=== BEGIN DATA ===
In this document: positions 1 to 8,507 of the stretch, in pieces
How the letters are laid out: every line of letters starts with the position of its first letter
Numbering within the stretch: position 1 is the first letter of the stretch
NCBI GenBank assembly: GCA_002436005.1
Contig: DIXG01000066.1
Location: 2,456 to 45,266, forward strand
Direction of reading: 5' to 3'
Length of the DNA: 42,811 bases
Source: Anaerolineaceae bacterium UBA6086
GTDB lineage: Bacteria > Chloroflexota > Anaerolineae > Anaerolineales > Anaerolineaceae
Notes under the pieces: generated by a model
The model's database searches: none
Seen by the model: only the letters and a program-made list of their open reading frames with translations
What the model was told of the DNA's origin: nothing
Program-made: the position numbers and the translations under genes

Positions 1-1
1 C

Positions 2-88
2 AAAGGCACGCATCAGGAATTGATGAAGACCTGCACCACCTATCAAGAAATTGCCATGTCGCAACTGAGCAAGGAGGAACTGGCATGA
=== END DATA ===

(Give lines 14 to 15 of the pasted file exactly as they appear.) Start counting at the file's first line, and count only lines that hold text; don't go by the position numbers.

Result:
What the model was told of the DNA's origin: nothing
Program-made: the position numbers and the translations under genes